“And when Joshua sent the people off, the Sons of Israel each went to his own inheritance to possess the land. And the people served Yahweh all the days of Joshua and all of the days of the Elders who lived days beyond Joshua, who had seen all of the great works that Yahweh had done in Israel.”
One of the themes that often puzzles people about the Bible is how often the spirituality of the body’s leadership is reflected in the spirituality (or lack thereof) of the people. Why don’t we see a body of god-fearing people when you have a bad king? Why do the people honor God when there is a revival in the life of the king?
The 19th century Scottish preacher, Robert Murray M’Cheyne, used to say, “My people’s greatest need is my personal holiness.” What he understood is that people normally follow the lead of their shepherd. And whether we see that in the Elders and Kings of Israel or the pastors and councils of churches, the pattern remains unchanged through history. Even in civil life in America, our healthiest times as a nation (when it came to spiritual matters) have always been when we have had godly leaders.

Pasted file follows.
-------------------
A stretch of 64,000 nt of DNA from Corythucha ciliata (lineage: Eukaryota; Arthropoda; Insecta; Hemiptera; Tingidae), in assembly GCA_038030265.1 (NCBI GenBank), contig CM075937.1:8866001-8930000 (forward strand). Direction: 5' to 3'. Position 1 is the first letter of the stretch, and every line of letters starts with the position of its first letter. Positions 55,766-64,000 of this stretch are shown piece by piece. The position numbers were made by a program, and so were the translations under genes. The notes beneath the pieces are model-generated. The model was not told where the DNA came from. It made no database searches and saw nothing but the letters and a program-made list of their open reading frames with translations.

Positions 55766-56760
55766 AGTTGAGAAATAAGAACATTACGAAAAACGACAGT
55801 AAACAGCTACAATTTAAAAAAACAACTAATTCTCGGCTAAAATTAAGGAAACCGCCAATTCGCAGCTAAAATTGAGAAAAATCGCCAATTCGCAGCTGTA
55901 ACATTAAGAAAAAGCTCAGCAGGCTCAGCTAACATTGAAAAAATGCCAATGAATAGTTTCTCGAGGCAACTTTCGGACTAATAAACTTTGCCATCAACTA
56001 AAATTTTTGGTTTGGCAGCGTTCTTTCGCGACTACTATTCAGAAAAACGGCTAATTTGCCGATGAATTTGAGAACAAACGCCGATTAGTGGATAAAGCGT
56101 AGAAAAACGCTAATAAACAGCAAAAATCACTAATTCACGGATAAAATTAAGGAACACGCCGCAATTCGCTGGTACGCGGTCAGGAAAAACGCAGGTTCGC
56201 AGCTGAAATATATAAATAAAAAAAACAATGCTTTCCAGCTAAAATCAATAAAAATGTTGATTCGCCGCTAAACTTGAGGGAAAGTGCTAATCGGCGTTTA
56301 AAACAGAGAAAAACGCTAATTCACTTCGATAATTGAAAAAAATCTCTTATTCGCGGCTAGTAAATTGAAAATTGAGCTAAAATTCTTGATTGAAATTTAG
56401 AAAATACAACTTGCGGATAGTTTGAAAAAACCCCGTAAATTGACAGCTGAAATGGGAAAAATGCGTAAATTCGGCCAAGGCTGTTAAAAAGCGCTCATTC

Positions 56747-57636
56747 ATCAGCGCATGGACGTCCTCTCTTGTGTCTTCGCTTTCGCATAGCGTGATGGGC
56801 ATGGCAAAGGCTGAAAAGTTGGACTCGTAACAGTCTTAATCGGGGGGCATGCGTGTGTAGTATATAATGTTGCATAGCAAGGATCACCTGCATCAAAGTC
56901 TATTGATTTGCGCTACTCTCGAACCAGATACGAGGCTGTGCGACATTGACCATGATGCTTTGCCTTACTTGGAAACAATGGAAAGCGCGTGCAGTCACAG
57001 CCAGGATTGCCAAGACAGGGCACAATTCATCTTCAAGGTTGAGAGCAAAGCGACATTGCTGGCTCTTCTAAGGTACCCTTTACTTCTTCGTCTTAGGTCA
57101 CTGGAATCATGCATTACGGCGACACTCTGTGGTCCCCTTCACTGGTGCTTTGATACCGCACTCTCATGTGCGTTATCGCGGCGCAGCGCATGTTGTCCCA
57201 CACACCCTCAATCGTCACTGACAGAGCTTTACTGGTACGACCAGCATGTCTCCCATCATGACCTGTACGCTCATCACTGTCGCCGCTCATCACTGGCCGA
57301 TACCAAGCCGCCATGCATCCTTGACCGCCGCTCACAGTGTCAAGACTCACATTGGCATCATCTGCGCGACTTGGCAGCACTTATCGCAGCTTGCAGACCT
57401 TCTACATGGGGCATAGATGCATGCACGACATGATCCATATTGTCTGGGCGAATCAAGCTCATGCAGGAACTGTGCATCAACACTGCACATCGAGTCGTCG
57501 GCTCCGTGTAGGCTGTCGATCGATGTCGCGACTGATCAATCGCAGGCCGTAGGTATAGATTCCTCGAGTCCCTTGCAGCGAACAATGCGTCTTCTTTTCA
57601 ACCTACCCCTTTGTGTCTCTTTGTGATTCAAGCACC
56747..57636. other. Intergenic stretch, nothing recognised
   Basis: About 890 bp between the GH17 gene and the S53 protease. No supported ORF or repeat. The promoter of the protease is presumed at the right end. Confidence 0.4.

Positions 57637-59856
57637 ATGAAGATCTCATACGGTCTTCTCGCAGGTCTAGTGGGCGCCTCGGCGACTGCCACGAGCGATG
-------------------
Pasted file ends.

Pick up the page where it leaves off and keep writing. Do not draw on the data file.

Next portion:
On a more local level, this trend should send a clear message to all of us who serve as ministers of the Gospel and in church leadership. How are we maintaining our souls? Are we being diligent to make our calling and election more sure (2 Peter 1:10)? It is too easy to get caught up in the busyness of the week and of the responsibilities to prepare church budgets and to set in place church guidelines; we need to be reminded to make this our greatest task — how will we care for our souls? For if we do not care for our own souls, how will we care for the souls of others?
And thus, history echoes the lesson we are learning in these verses. And, if we do not want that history repeated in our churches or in our communities, we need to encourage those who shepherd us to feed their souls as well as our own. That takes time, but in the scope of eternity, it is a worthwhile investment.